Don’t panic: This is just a drill!

The scene in Gransha Wood outside Derry  during a previous Ulster University crisis training exercise with the emergency services and voluntary agencies. Picture Inpresspics.com
The scene in Gransha Wood outside Derry during a previous Ulster University crisis training exercise with the emergency services and voluntary agencies. Picture Inpresspics.com

If you happen to be in the vicinity of the Ulster University at Magee this weekend - and see the place flooded with emergency vehicles - don’t panic.

Nothing untoward is happening - it’s just part of a massive training exercise in a partnership between the university, Derry City and Strabane District Council and other voluntary and statutory bodies.

More than 300 people, the majority of whom are nursing students at the university, will take part in the one day Community Resilience and Disaster Response Event.

The day will be broken up into eight different training sessions - with students and volunteers dealing with a mock mass casualty with triage accident; a 10 bed emergency ward; the evacuation of a nursing home; the evacuation of a maternity ward; a community response to suicide; a flood displaced community; white powder, hazardous material and a public health emergency in form of an Ecoli outbreak.

Pat Deeney, Senior Lecturer at Ulster University’s School of Nursing said that while exercises such as these have been carried out in the past, it has never been done on this scale before and this is also the first time that it has been arranged in conjunction with Derry City and Strabane District Council.

“The campus is ideal for this kind of event, we have the space to do it in a way that should not disrupt the local community,” he said.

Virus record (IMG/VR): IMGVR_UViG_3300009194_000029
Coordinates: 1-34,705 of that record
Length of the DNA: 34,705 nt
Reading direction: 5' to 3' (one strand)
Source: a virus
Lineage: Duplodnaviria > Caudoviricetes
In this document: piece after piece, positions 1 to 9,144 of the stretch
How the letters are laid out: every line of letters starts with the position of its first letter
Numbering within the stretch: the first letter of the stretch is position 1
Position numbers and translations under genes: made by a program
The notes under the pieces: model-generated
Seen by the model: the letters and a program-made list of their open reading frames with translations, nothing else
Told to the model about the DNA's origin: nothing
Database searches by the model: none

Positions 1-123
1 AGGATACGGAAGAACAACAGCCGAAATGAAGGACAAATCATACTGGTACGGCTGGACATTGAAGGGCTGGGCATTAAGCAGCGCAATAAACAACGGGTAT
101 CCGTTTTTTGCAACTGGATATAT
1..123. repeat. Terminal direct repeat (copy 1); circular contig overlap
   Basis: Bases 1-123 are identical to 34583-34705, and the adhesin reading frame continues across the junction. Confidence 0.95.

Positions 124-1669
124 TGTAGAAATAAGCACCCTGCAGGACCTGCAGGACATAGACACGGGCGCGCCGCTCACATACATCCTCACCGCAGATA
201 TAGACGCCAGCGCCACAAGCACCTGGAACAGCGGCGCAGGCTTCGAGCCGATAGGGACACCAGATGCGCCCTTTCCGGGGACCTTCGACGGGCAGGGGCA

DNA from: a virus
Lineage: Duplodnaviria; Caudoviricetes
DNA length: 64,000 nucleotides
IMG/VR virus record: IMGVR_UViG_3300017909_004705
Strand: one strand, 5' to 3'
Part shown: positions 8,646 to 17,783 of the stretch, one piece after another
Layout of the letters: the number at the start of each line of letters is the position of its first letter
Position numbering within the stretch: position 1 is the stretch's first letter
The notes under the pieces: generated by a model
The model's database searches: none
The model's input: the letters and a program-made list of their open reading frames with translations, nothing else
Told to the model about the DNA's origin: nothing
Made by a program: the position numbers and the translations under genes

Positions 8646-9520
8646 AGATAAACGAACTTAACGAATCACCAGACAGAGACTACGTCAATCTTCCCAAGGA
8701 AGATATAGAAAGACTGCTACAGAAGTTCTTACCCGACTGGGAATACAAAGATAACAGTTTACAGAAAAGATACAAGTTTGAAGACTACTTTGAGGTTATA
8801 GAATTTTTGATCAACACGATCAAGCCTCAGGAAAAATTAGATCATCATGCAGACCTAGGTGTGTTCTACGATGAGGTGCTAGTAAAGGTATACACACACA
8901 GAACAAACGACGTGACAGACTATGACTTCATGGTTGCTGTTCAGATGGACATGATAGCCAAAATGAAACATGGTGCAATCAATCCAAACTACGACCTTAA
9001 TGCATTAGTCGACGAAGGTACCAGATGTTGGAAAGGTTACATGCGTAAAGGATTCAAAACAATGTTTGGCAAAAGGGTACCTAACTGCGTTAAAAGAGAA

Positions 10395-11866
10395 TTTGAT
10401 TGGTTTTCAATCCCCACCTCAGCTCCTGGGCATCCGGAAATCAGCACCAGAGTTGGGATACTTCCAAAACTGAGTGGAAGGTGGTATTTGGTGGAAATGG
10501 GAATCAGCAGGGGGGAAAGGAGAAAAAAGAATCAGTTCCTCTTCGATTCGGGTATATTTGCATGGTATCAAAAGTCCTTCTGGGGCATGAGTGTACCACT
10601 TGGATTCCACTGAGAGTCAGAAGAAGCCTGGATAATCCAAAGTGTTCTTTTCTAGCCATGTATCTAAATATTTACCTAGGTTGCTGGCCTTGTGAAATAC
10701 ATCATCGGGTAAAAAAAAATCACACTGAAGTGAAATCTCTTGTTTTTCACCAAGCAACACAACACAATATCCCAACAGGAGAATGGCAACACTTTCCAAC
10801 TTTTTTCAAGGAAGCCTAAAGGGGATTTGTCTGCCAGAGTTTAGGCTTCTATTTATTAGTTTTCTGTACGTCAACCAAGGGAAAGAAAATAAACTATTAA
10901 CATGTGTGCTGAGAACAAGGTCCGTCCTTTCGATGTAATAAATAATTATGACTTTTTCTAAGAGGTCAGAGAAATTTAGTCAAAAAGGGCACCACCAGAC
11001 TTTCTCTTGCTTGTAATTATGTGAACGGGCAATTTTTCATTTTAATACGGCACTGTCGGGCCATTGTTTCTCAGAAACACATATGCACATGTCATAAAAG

“But it is important we let people in the area know that there will be a lot of activity on campus and emergency services will be in attendance - but they shouldn’t be alarmed.”

The large scale training session has been about a year in the planning - and has been put together through meticulous collaboration between the city and district council, using their own Community Resilience policies as well as in collaboration with the Western Trust, Public Health Agency, Red Cross and emergency services.

Pat said that while the event slotted in well with requirements for newly qualifying nursing staff to have a level of competency when dealing with disaster situations.

“The event offers our year three students, who will all be set to graduate shortly, the chance to bring up their skill set and meet these competencies.

“It also gives everyone involved a greater awareness of what could happen in larger scale emergencies. It prepares them as students and as citizens of this city.”

The event will take place over 10 hours, with students from other year groups volunteering to take on the roles of casualties.

“There are so many benefits to the day,” Pat added. “The teamwork aspect, being able to bring the Community Resilience plan to life etc.

“Students get to show their leadership skills and have experience working in situations that don’t come about every day.

“We have evaluated this in the past and students have found it to be a very positive experience.”

The event will run on Saturday from around 8.00 a.m. to 6.00 p.m.